As violent conflict roiled the tiny Southeast Asian nation of Timor-Leste around the turn of the millennium, Christie Warren, a Virginia-based attorney, packed her bags. Warren flew nearly 24 hours from Richmond, Virginia, to Sydney, Australia, and then on to the northern-Australian outpost of Darwin. There, she boarded a United Nations plane north for Dili, Timor-Leste’s capital. She settled into her new living quarters: a cramped container on a barge floating off Dili’s coast, which she shared with a rotating roster of roommates.
Each morning, she walked a gangplank to work in Dili’s municipal buildings, where power and running water had yet to be restored. In 1999, the Timorese had launched an uprising for independence from Indonesian rule. The months of bloodshed would decimate an estimated 70 percent of the local population. Some days, Warren helicoptered over armed militias en route to remote provinces. She returned to the barge each evening before sunset, after which fighting and looting tended to escalate onshore.
The assignment was a typical one for Warren, who has spent decades traveling — often at the behest of the United Nations — to regions reeling from upheaval. She has worked in more than 55 countries, including Iraq and Afghanistan.
Her job: provide support and advice to local leaders as they seek to bolster legal systems and institutions frayed by conflict. That might mean aiding in implementing new criminal codes, or even helping to draft a new state constitution from scratch. In Timor-Leste, it meant establishing a training program for local judges.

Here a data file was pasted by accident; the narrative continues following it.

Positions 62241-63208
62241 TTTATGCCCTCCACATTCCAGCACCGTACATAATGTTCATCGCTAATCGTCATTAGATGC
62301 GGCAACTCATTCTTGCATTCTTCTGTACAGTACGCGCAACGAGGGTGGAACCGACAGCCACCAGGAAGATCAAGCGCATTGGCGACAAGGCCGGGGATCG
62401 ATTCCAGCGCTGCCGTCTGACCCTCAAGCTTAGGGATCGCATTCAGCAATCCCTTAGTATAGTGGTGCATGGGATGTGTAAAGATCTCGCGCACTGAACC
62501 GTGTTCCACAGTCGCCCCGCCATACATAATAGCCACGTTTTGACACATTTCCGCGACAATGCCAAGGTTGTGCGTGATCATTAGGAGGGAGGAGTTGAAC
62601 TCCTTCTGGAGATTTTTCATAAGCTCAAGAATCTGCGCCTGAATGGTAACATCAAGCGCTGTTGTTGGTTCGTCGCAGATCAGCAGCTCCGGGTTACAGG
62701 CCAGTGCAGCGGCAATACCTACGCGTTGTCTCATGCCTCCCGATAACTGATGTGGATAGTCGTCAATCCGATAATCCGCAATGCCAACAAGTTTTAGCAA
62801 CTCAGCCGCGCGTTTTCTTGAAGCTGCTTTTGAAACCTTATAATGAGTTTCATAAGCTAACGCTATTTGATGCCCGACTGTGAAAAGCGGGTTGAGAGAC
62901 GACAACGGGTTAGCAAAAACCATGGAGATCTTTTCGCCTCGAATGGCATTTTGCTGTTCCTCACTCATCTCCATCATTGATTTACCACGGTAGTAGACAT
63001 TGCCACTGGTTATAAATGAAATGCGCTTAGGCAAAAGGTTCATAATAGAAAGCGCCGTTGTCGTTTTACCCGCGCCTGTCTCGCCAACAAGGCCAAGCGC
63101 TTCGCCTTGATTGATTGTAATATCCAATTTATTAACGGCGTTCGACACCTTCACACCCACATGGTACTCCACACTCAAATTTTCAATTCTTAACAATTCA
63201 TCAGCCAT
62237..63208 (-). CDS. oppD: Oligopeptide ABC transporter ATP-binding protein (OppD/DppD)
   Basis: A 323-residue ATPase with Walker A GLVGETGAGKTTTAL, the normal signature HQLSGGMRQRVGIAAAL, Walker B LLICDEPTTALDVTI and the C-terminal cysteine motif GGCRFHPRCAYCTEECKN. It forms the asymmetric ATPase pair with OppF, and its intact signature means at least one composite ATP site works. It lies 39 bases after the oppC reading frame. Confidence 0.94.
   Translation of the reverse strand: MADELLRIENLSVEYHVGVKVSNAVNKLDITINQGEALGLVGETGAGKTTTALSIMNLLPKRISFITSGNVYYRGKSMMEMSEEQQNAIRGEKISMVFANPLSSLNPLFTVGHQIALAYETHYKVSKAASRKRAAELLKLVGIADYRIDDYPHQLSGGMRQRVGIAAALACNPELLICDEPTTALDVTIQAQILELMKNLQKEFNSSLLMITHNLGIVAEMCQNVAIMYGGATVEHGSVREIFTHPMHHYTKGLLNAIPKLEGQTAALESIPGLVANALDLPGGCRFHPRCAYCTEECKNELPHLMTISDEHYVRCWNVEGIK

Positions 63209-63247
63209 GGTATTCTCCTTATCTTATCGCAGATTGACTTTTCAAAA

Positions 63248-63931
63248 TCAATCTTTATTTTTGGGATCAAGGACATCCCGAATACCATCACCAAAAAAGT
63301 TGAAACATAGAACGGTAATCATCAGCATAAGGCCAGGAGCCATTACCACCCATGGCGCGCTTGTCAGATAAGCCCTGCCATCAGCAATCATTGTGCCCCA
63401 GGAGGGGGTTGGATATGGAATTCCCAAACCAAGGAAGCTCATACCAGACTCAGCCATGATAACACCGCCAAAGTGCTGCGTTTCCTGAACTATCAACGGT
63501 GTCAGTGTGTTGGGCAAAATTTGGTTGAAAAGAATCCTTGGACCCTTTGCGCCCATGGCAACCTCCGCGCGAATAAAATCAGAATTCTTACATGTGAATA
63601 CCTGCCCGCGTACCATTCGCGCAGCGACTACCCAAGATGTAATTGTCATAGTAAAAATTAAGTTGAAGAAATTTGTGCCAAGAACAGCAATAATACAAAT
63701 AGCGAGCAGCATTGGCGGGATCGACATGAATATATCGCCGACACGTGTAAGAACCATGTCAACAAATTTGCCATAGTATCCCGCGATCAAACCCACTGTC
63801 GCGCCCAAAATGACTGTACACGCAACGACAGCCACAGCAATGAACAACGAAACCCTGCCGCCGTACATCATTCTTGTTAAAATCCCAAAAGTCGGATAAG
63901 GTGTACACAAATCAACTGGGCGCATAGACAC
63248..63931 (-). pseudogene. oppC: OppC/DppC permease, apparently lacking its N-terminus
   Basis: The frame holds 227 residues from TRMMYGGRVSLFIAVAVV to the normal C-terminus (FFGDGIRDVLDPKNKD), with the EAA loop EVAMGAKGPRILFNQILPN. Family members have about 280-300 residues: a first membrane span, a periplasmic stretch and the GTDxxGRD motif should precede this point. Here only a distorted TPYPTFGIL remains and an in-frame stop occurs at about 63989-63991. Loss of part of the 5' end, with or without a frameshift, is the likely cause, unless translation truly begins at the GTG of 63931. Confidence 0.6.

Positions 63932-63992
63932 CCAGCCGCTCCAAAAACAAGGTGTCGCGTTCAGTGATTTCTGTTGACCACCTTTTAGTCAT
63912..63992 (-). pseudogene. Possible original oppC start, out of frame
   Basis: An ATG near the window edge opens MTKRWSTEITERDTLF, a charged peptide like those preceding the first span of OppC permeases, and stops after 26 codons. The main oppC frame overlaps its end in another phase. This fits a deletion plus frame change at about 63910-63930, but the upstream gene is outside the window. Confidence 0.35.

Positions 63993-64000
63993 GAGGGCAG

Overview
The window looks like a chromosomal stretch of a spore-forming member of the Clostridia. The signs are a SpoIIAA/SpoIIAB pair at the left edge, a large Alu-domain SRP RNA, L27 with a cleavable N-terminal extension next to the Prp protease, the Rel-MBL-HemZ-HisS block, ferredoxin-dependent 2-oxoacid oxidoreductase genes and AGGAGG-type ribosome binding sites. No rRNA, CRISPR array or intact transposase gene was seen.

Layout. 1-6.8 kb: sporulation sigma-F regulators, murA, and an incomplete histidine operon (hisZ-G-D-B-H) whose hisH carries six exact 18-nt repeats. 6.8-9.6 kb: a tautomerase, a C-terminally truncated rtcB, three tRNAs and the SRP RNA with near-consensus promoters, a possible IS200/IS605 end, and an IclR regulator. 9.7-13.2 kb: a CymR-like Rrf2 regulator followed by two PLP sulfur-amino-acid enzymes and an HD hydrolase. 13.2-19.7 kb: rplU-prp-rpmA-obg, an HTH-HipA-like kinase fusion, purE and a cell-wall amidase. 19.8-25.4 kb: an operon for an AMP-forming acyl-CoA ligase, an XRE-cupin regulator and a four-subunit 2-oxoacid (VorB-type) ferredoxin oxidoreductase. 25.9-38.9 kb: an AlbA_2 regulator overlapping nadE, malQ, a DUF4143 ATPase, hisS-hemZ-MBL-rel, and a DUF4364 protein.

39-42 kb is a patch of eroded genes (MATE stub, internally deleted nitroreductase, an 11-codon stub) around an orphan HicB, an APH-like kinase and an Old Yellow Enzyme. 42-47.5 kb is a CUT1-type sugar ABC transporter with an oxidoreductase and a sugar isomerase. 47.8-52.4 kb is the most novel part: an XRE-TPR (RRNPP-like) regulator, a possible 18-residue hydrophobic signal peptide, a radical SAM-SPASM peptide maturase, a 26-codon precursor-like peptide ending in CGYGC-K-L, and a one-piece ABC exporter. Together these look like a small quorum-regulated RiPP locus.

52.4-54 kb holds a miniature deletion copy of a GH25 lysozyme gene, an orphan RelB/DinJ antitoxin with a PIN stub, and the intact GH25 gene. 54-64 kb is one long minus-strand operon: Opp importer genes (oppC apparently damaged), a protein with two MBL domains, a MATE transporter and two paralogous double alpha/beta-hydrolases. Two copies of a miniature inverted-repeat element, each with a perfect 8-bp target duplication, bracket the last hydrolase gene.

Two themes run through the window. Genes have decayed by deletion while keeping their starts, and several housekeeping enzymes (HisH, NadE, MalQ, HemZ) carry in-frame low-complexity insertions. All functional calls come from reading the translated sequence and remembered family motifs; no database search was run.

“There’s a vacuum that comes immediately after conflict,” Warren tells me. “You have to start thinking about and planning for rule-of-law issues immediately.” A functioning court system where perpetrators are held to account, she says, is a major step toward reestablishing peace.
Warren, a Bay Area native, has expressive green-gray eyes and shoulder-length dark-blonde hair. She chuckles often and chats with a warm gregariousness that belies a deep intensity. When she speaks about her work, it’s with a seriousness that makes it easy to imagine her counseling heads of state, or donning a powder-blue bulletproof vest in Iraq, or running marathons and scaling Himalayan peaks—“for fun.”
At the core of Warren’s work is her fundamental belief in the power of comparative analysis — of seeking out a wide array of perspectives and possibilities. She doesn’t presume to tell officials, for instance, how to structure their legal or judicial systems. Instead, she presents them with options that have worked well in similar situations elsewhere. In 2007, in Kosovo, for instance, she created a PowerPoint for local officials with several examples of what an effective decentralized government might look like.
“I don’t like linear thinking, being locked into one perspective,” she says. “I find it to be kind of elitist. I want to know what the other options are.”
In short, Warren is an adviser — not a scribe. And this distinction is a crucial one, she says, particularly given what she characterized as a long, troubling history of Western nations dispatching their own officials to mold constitutions elsewhere to their liking.
“There’s a misconception that international advisers parachute in and tell people how to live a better life,” she says. “The whole idea of Western domination is just kind of an ugly part of our history. It’s not the norm anymore.”
Warren’s comparative approach has also informed her personal decision-making. She told me she didn’t initially set out to broker world peace. Rather, she found her way to her current work by giving herself permission to imagine — and then investigate — alternative pathways.
As an undergraduate at University of California, Berkeley, Warren was drawn to the field of comparative literature because it encouraged pluralist thinking. In the process, she became fluent in French, Spanish, Latin, and Swedish. She seriously considered pursuing graduate studies in the field and teaching full-time. But on a post-graduation backpacking trip through Europe with her then-boyfriend, she changed her mind.